Call nowBook now

I'm Ready for MY Free Estimate!

or call (770) 862-2119

Roswell, Georgia hardwood refinishing
Categories Hardwood

3 Things to Consider When Refinishing Hardwood Floors

Hardwood floors are great; they’re durable, attractive, and long-lasting. However, they are going to get damaged over time. Children tracking in dirt, pet claws, moving furniture, and just daily life will wear them down over time. If they become bad enough, you might think you need to refinish them. A refinish involves sanding off the top coat and reapplying it. The floor is likely made of wood with a coat of clear polyurethane. The team that you hire to refinish the floor will sand away the old coat and sand the wood to smooth out all of the scratches. Then, they’ll apply a coat of polyurethane. Here are five things to consider when you make that call.

Read More 3 Things to Consider When Refinishing Hardwood Floors

Categories Hardwood

Is Reclaimed Wood Right for your Home?

When looking for a new look for your home a popular option is going with reclaimed wood. People are going with this look for many different reasons. A few of them are: because it looks good, using reclaimed wood is more sustainable, reclaimed wood can be harder, and the uniqueness of the wood.

You can use reclaimed wood for every part of your home. You can use it for furniture, wall covering, ceilings, flooring and even accent art. How do you know if it will be the right look for you? There are many different places that you can go to get a virtual look at what the reclaimed wood would look like in your home.

Read More Is Reclaimed Wood Right for your Home?

Categories Hardwood

You Could Be Hurting Your Hardwood Flooring Without Realizing It

Hardwood floors look great and last for a very long time with minimal upkeep. However, some homeowners are attempting to maintain their hardwood floors in ways that actually might be damaging the floor. Here are a few common mistakes that you might be making with your hardwood floors. 

Read More You Could Be Hurting Your Hardwood Flooring Without Realizing It

Categories Hardwood

Do I Need to Wax My Harwood Floor?

Hardwood floors don’t require very much maintenance. With some sweeping or vacuuming, they can look great and perform great for years. However, from time to time, you’ll need to do a little more upkeep. Over time, the floor can start to look dull, cloudy, and dented. Floors look cloudy because of hundreds of tiny scratches. Sliding furniture, pet claws, and hard-soled shoes can scratch the finish. That will eventually make the floor look faded. Floors can look dull if the finish coat on them starts to wear away. Dents arise from heavy furniture, hard shoes, and pet claws as well.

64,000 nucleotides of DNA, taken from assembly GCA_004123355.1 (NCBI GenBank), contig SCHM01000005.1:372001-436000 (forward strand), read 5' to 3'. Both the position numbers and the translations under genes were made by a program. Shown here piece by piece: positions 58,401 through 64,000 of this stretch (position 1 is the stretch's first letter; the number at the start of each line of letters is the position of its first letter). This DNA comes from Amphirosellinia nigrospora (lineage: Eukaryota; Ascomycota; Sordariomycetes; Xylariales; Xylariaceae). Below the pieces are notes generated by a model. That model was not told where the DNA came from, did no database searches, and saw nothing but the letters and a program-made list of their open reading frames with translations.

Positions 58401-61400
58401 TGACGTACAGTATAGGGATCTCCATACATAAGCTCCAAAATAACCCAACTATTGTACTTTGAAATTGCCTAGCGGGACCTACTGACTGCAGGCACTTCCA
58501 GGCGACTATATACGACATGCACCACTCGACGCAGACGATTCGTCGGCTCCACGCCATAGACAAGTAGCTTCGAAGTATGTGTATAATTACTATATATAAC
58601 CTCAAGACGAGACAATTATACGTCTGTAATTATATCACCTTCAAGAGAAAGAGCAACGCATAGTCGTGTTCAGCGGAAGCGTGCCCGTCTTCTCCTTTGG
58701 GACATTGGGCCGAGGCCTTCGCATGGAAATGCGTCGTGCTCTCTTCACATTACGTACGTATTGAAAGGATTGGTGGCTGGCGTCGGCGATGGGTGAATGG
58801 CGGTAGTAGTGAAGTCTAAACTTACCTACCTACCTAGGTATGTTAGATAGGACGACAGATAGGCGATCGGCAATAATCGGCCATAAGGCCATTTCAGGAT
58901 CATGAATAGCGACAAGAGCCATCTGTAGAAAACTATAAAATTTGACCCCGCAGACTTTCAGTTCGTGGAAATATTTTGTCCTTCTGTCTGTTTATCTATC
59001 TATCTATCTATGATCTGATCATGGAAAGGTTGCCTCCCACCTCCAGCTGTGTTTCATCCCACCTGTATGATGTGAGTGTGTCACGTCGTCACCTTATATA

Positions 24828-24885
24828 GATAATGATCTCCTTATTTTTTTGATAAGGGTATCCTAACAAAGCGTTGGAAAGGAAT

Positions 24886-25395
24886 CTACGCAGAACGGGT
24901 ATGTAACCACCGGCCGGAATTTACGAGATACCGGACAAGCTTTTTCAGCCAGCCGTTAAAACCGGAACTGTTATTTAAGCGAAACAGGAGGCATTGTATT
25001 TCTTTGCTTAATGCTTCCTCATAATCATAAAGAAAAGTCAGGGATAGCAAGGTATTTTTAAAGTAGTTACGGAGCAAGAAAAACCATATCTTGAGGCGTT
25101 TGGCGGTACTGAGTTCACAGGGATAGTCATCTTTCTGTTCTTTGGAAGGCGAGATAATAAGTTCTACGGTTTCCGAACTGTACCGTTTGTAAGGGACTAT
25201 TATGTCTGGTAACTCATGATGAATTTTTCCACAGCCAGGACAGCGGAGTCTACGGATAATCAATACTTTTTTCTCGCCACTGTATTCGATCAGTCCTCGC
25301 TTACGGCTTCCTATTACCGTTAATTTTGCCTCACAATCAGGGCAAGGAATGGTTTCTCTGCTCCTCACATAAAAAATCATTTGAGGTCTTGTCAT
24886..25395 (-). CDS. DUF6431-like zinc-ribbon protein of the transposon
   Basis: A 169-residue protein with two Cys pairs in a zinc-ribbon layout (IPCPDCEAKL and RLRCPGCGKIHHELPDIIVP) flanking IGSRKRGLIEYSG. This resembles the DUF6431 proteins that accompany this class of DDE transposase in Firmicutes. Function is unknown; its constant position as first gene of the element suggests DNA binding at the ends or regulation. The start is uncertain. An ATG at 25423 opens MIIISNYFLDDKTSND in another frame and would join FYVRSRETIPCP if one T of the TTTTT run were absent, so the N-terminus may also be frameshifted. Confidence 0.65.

If you have a hardwood floor, you’ve likely seen hardwood flooring wax and considered if you need it. Hardwood wax is not for all kinds of floors, though. 

Read More Do I Need to Wax My Harwood Floor?

Categories Hardwood

Skinny Plank Flooring Is Trending

For the past few years, wide plank hardwood flooring has been trending. It’s been popular with many different homeowners and only growing in popularity. However, it’s now being challenged by its polar opposite: skinny plank. Wide plank flooring is typically defined by planks that are over six inches wide. Four to six inches is about the standard plank width. Now, many homeowners are choosing to go with skinny planks. Skinny planks are usually two to four inches wide. Why would they be choosing this width? 

Read More Skinny Plank Flooring Is Trending

Categories Hardwood

Hardwood Flooring Planks Are Getting Wider and Wider

For a very long time, hardwood flooring planks were all about the same. They were between three and six inches wide, they were about 12 inches long, and they were finished with a semi-gloss polyurethane. Current trends are changing all of that. If you have been browsing social media or hardwood flooring suppliers, you’ve likely noticed that hardwood flooring planks are trending wider and wider. Most suppliers offer what they called a “wide plank.” The definition of a wide plank differs based on the manufacturer, but typically, anything over six inches is considered wide plank. Ten inches is a pretty common width but 18 inches is not unheard of. The trend has historical roots as well as practical purposes.

 

Historical Roots

 In the second half of the 20th century, most hardwood was sourced from far away. It was transported by ship or by truck and then machined in a factory. That meant that you could pick basically any hardwood from anywhere in the world that you could afford. Before that era, homeowners had to source their hardwood from nearby. Hardwood flooring typically came from no further than a few days on a train. Sometimes, trees within walking distance were felled. That greatly limited the options.

On top of that, the trees had to be felled and milled by hand. Cutting two six-inch wide planks takes about twice as much work as cutting one 12-inch plank. So, crafters would cut the planks about as wide as each individual tree trunk would allow. That reduced the amount of work that had to be done. It also limited the amount of time spent installing them. For those reasons, many old homes have wide hardwood flooring planks.